August in Edinburgh is a really busy time. At this time of year, the centre of Edinburgh, particularly the area around the Old Town, is jammed packed full of people, including many visitors and transformed into a vibrant, noisy atmosphere as the Edinburgh Festival and Fringe get into full swing.
This year, it ran from 3-29 August and the Royal Mile was closed off to accommodate stages for the many performers to perform for a few minutes and promote their shows. Any space space that could be found was plastered with posters for various shows. Old buildings that are usually closed up are opened for a month to create venues for the thousands of performers that descend on the city for the month. During this month, accommodation for visitors is at a premium so many of those who come do so for the day if they can. Otherwise they have to plan their trip at least a year in advance to get accommodation. As a result of this, hotels raise their prices because they know they’ll sell their rooms at such a high price at this time of the year.
With the amount of people in Edinburgh at this time, it can be difficult to find somewhere to eat and drink if you want time away from the madness that is the festival. Looking towards Edinburgh Castle, seating borders the Esplanade as the Edinburgh Military Tattoo runs during the festival period with this year’s one running from 4-26 August 2017. Bus companies run tour packages to the Tattoo for those who wish to see it and park their vehicles in designated areas, for example, Chambers Street, and the audience has to walk up the steep hill to the Castle Esplanade.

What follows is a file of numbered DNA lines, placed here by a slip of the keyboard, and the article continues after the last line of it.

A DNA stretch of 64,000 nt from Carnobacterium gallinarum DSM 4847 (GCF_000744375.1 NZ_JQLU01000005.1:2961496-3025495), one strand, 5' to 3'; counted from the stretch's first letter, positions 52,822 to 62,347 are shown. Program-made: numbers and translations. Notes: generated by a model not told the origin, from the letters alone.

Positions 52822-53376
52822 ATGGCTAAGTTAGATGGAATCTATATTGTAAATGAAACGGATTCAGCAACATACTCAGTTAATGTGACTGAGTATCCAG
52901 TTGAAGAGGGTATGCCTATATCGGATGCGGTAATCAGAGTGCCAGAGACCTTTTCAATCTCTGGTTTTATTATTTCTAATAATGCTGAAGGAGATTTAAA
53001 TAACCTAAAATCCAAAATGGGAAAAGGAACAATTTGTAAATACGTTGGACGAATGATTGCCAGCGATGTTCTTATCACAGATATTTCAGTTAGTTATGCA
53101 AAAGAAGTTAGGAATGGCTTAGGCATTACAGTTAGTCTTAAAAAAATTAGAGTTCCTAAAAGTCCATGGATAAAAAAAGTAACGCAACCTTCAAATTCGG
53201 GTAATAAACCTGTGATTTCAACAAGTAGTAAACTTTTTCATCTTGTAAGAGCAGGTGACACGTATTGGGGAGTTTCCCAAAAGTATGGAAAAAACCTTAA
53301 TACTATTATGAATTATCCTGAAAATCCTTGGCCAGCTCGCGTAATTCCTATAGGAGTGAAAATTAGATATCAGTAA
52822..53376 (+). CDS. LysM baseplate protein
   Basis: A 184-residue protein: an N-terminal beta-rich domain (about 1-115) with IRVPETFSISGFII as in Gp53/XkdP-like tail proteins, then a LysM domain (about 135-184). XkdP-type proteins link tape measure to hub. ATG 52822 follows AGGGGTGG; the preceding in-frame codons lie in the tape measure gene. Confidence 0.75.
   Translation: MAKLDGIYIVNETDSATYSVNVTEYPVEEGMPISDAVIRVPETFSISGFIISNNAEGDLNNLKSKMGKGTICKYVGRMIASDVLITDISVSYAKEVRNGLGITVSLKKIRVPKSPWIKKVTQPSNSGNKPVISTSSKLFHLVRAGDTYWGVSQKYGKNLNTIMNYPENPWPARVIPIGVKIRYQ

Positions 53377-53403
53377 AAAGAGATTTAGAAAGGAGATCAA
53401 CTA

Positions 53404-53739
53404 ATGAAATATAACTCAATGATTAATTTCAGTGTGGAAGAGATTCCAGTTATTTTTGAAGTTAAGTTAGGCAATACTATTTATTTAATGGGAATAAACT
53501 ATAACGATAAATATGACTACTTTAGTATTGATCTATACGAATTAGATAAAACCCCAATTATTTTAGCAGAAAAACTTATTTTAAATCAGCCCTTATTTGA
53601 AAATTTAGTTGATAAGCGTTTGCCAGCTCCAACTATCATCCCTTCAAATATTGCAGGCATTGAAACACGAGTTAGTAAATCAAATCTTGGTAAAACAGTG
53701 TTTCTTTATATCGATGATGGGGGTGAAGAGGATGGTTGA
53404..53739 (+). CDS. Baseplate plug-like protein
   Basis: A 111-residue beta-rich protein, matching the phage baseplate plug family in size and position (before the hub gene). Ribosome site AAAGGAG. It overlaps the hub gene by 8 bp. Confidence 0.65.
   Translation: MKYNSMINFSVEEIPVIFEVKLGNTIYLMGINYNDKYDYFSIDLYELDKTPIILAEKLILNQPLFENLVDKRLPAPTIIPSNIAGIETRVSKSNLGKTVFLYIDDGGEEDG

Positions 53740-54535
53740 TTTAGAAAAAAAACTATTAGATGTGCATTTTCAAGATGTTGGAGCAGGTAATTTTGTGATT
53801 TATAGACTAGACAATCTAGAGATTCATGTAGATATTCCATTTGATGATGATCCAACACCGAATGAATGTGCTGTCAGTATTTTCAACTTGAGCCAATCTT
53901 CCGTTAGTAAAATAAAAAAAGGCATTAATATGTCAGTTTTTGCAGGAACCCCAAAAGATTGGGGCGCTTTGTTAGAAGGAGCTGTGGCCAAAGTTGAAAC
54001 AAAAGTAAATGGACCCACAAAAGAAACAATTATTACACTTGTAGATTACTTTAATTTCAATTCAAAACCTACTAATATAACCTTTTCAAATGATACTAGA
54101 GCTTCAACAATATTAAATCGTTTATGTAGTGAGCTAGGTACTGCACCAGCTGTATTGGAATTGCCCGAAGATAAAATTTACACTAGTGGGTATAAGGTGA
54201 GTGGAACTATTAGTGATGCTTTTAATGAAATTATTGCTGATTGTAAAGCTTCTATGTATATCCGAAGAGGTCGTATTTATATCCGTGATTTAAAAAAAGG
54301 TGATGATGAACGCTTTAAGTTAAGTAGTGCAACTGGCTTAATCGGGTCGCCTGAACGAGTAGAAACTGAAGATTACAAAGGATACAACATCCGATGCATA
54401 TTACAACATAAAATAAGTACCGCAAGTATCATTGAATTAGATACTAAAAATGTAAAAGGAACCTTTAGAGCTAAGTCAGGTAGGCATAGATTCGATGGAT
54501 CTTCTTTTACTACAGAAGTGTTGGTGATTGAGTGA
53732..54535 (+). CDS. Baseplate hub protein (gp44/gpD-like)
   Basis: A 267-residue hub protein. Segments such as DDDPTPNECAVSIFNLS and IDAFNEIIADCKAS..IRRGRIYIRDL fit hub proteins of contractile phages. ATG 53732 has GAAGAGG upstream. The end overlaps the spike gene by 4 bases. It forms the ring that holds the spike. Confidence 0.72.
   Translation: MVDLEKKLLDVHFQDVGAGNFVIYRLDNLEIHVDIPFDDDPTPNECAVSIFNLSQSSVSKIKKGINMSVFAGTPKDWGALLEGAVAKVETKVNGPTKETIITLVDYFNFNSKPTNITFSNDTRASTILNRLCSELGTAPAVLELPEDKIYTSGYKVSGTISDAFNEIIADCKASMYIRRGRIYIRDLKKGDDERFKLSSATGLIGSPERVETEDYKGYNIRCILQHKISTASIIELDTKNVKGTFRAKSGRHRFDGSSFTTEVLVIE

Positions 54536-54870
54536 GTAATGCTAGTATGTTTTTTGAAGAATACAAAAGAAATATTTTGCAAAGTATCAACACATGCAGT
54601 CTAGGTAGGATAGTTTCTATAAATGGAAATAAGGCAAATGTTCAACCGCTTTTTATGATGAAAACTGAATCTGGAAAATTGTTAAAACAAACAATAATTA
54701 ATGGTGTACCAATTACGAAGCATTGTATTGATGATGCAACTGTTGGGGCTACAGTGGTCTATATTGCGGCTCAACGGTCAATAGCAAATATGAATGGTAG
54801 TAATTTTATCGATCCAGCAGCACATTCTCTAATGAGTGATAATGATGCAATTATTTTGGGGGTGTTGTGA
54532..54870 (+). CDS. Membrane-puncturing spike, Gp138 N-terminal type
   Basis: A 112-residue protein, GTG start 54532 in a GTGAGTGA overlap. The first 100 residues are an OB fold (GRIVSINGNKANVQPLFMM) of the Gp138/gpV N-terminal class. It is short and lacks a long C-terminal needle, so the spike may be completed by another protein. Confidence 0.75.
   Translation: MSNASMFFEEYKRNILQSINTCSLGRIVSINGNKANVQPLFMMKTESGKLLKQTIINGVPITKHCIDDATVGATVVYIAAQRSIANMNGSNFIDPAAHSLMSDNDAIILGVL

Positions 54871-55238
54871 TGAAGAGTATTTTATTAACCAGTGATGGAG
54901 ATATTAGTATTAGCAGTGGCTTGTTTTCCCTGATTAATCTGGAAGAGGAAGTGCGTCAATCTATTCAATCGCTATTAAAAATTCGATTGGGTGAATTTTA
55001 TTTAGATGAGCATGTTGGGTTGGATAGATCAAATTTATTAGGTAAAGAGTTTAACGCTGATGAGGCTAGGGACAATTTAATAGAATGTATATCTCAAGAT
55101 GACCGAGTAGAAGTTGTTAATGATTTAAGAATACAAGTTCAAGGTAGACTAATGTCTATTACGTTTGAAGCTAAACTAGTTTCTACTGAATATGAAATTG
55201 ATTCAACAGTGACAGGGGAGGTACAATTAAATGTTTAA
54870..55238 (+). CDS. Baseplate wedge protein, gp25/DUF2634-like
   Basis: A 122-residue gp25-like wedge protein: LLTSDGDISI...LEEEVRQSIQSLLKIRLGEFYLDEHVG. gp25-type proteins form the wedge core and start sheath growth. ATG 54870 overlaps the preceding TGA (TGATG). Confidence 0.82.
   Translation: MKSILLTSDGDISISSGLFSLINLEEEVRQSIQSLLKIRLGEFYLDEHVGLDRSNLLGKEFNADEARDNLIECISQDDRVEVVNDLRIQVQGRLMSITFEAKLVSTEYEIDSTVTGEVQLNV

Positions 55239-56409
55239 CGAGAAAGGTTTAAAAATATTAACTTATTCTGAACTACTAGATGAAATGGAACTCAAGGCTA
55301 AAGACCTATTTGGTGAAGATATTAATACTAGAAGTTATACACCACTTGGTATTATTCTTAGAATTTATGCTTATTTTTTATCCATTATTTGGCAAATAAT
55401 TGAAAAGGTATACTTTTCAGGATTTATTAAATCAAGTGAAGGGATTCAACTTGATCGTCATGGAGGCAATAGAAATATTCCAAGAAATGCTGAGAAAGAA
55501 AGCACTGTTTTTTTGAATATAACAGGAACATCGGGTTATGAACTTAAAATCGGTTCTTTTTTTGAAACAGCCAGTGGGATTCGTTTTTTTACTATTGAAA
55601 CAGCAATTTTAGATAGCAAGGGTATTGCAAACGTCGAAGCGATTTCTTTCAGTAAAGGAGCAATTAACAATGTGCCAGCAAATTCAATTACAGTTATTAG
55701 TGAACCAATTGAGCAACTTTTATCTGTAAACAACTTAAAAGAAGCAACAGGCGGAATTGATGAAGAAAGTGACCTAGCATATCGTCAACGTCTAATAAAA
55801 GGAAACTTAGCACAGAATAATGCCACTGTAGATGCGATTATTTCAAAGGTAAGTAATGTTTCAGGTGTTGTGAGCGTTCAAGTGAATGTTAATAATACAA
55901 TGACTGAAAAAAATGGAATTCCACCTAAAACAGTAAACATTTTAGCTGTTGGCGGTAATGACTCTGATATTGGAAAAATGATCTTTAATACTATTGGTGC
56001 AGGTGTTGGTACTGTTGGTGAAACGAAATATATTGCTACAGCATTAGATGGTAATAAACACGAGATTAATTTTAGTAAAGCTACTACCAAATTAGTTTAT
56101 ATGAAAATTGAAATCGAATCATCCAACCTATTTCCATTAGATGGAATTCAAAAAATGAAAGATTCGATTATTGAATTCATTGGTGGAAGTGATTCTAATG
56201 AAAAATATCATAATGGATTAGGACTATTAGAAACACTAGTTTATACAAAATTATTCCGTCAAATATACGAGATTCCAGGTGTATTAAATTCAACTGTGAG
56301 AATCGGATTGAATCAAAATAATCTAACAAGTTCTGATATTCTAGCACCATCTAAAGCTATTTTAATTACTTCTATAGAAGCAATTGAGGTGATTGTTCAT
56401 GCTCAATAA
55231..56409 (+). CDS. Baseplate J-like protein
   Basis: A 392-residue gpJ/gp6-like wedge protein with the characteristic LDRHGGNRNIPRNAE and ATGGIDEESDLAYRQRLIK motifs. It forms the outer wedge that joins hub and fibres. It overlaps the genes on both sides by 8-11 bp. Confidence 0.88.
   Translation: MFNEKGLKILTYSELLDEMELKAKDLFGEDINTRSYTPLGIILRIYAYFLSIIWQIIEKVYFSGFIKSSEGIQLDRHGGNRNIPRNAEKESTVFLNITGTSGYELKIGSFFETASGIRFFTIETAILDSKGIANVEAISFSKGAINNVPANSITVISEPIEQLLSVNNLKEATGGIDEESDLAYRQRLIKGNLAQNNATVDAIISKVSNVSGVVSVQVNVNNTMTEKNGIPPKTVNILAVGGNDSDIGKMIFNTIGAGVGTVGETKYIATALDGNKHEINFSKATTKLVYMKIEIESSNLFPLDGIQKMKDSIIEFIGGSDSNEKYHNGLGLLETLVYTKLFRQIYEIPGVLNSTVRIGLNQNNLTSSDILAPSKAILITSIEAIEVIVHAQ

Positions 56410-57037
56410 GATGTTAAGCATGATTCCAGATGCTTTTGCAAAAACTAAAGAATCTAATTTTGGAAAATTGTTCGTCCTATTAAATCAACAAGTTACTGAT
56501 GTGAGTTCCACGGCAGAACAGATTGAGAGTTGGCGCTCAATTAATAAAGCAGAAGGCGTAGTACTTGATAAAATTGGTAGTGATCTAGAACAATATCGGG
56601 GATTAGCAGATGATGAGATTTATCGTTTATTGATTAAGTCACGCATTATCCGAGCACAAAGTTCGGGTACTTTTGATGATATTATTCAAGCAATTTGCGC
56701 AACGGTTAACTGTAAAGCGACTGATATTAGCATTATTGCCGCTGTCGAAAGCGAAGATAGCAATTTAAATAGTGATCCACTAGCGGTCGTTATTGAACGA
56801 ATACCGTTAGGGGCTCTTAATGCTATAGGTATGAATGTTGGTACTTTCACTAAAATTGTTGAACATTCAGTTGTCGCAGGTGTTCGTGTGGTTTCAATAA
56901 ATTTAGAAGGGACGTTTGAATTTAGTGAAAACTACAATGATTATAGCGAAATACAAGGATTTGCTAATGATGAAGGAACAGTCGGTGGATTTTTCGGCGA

So, what if you’re going to Edinburgh by car for the day? Regardless of whether or not you are going to see the Festival, Fringe or Tattoo, the best way to get there by car, if you’re going for the day, is to drive to the Park and Ride at Ingliston where you can park the car for free. A short walk from the car park is the tram stop. The trams in Edinburgh run between the Airport and York Place in the city centre. For the cost of a day ticket (about £3.60) you can leave your car at the park and ride and take a tram into the centre of Edinburgh. The trams run every eight minutes during the day and this frequency reduces slightly at night. The trip takes about half an hour and once you disembark, whether you go to the Old Town or the New Town is up to you.
If you go by train, Haymarket and Waverley Stations are in the city centre so you can walk straight into town from there. The newest station is Edinburgh Gateway which is near the suburban Edinburgh Park Station. If your trip to Edinburgh by train takes you to one of those stations, they are both close to tram stops so you can take the tram into the centre of Edinburgh.
Shows at the Edinburgh Fringe Festival, particularly the Free Fringe, is a gamble but you can find a gem. This year, my partner and I went to a few shows, two of which were less than impressive. The best of the shows we went to were by comedians Dominic Holland and Ashley Storrie. Dominic Holland is the father of actor Tom Holland and his gem of a show was all about how he has been eclipsed in show business by his more successful son. Ashley Storrie is a regular at the Festival with her mother Janey Godley who is also a comedian. We laughed until we cried at her excellent show and although we did not have time to see her mother, perhaps we will one day.